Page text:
The 5pm Interislander is packed with familiar faces. We have the company of the WTMC, TTC and NZAC all heading for their long weekend objectives. After an uneventful crossing, we’re off on our own private adventure – to bag the summit of Mt Tapuae-o-Uenuku. Almost two hours after leaving Picton, we cross a suspension bridge and park up on a grassy knoll complete with toilet, where we set up camp for the night.
We wake up to a light frost in the valley. As we steadily load the gear into the packs, I’m beginning to wonder if I’m just a sucker for punishment for even suggesting we bring harnesses, stakes and hammers. We’d been warned of the need for ropes for the last 20m by a group the week before and either way it would be good training, right Nick?
After 3km of farmland, a pile of rocks and branches marks the drop off point into the Hodder Valley. Luckily for us the river is tame, never more than knee deep. Elisabet and I have opted for Gore-tex trainers, Tereza a second pair of tramping boots.
It’s 4pm when we finally drop our packs and set about making dinner. The huts are cosy with mould-free mattresses and decent water supplies. We talk weather and summit plans over the trusty Vege Goulash from the WTMC recipe book. The front from the South plans to drop first thing tomorrow, so we decide that we’ll check it out at 5am, and make a call from there.
We are greeted by a perfectly still valley and a brilliant array of stars. It takes everyone a few minutes to fully digest the fact that if we want the summit, we have to leave now. A couple of boiling billies later and we are ready to depart.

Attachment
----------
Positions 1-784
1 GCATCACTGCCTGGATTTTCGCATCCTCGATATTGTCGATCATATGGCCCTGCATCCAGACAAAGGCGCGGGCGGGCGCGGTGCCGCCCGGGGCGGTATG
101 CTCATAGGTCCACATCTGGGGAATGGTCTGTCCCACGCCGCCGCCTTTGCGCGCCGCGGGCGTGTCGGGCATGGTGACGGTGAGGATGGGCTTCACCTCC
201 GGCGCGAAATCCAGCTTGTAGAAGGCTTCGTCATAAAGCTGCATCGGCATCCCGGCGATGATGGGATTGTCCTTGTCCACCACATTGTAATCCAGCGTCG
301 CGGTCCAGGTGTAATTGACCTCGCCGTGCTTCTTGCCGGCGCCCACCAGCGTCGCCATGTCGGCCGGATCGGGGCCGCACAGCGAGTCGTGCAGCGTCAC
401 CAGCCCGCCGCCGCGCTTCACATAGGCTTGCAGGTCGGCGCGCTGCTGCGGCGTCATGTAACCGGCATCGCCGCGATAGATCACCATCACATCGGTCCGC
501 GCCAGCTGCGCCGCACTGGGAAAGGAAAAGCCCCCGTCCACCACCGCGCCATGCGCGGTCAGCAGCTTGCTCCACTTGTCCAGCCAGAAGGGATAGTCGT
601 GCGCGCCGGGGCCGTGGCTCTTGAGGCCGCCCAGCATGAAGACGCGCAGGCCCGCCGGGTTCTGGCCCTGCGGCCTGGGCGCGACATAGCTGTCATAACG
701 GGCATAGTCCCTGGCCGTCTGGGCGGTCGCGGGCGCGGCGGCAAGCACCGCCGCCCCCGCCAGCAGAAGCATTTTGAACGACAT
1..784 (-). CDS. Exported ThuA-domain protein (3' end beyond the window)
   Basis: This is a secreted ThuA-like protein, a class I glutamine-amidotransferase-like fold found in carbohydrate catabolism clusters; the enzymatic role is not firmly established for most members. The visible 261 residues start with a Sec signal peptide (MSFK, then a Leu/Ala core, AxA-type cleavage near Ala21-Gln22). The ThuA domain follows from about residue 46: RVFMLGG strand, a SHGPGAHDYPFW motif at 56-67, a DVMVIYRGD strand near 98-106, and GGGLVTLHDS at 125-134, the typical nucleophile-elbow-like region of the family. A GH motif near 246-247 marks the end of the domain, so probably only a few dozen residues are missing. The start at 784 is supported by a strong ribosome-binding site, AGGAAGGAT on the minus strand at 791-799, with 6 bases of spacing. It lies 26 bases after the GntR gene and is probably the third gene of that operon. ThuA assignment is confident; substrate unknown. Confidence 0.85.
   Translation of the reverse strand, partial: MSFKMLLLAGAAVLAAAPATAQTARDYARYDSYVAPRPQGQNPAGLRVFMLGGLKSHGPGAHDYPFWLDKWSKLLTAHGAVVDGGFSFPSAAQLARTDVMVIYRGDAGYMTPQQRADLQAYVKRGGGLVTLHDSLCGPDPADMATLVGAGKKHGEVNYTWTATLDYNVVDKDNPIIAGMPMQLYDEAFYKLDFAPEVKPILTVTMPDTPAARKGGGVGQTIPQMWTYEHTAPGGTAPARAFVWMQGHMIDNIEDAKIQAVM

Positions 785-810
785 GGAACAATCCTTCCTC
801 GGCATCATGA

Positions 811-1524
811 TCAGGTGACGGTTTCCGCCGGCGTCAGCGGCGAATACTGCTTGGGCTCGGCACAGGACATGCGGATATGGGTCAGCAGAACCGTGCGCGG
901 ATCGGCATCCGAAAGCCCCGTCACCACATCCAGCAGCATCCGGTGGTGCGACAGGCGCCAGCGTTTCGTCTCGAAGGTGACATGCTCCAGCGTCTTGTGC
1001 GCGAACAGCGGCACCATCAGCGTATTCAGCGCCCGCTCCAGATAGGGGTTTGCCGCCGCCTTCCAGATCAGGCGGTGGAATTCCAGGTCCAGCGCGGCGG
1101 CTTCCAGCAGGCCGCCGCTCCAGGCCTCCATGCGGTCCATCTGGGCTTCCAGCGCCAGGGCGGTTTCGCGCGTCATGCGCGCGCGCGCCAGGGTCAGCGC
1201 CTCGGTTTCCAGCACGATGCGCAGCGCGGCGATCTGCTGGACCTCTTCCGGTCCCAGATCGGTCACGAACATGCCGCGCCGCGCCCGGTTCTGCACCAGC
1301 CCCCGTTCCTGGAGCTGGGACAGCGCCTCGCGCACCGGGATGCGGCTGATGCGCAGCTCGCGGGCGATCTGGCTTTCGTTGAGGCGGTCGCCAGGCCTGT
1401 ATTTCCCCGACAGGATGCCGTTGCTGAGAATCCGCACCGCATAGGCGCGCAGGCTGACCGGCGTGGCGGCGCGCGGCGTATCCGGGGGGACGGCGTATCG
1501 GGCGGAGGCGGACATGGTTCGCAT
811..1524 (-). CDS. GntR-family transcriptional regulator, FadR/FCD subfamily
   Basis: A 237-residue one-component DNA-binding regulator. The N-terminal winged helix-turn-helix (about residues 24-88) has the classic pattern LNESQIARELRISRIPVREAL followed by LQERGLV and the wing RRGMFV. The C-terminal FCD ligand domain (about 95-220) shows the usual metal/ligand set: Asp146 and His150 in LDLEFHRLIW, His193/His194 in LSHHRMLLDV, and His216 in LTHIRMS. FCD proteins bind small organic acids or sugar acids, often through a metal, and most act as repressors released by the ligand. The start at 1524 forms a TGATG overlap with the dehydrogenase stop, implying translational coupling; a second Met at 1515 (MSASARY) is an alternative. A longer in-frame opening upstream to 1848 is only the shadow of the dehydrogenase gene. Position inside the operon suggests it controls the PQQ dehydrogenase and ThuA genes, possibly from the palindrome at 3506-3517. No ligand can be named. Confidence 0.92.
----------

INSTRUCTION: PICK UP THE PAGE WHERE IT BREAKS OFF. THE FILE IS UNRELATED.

We start walking at 6am, and the trail starts out easy enough – meandering up the grassy bank until we reach the huge scree slopes. After hopping over the river one more time we begin up the Staircase Stream, loosely marked by small rock cairns which are very easy to miss in the dark. As we reach the first terrace the light starts creeping in, enough to turn off the torches.
We lose the rock cairns on more than one occasion, always resorting to heading in the general direction of ‘up’. The going is very slow and the minutes are ticking by; this would be so much easier in the snow! We manage to find shelter from the increasing wind in a small gulley where we layer up and prepare to climb higher. At this point visibility is low and I am seriously doubting our decision to make a break for it early – the forecast promises it will clear up for a short time late morning but I just cannot see this happening. Still, mountains are mysterious beasts.
We eventually hit the snow and decide to switch to crampons and axe. From the first step it’s just perfect – that unmistakable sound as they connect with the crunchy snow. I’m soon in my element, French-stepping up the gulley realising this is what I’ve been missing all Summer!
It’s only when I break up over the lip that I realise our drive to gain altitude hasn’t paid off. Ahead of me is any icy bluff as far as the eye can see. Just like some trip reports warned – we’re in the wrong gulley! A small snowy opening to the SW beckons, which the GPS suggests will bring us right out on the mouth of the couloir to the top. Traversing 300m around to the edge of the bluff, the couloir opens up above us like a stairway to heaven, and the wind subsides.